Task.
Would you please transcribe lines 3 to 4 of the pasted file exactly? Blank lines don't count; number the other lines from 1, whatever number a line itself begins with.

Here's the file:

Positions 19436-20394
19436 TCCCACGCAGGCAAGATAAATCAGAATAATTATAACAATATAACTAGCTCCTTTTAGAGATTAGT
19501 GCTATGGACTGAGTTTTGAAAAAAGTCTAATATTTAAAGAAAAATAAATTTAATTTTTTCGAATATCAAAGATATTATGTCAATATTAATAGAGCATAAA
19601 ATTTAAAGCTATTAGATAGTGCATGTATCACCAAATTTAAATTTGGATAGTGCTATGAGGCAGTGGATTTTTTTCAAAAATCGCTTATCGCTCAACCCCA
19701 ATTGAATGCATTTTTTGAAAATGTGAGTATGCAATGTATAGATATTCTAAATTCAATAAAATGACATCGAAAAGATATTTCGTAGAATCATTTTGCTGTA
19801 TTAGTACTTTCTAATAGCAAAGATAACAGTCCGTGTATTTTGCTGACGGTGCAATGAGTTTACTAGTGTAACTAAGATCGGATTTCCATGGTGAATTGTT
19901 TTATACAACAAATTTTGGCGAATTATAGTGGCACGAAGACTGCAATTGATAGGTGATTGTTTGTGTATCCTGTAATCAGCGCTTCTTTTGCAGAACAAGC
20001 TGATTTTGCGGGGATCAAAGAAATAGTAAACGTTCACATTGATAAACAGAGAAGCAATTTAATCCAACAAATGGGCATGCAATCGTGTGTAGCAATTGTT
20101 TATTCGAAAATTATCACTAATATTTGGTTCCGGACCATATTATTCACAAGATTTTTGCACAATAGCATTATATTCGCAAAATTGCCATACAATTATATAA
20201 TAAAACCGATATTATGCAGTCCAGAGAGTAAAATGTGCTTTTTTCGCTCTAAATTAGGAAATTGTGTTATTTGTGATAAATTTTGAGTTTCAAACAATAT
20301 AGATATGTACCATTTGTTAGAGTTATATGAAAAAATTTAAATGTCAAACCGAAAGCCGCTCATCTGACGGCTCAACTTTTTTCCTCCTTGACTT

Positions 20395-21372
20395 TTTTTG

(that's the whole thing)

19501 GCTATGGACTGAGTTTTGAAAAAAGTCTAATATTTAAAGAAAAATAAATTTAATTTTTTCGAATATCAAAGATATTATGTCAATATTAATAGAGCATAAA
19601 ATTTAAAGCTATTAGATAGTGCATGTATCACCAAATTTAAATTTGGATAGTGCTATGAGGCAGTGGATTTTTTTCAAAAATCGCTTATCGCTCAACCCCA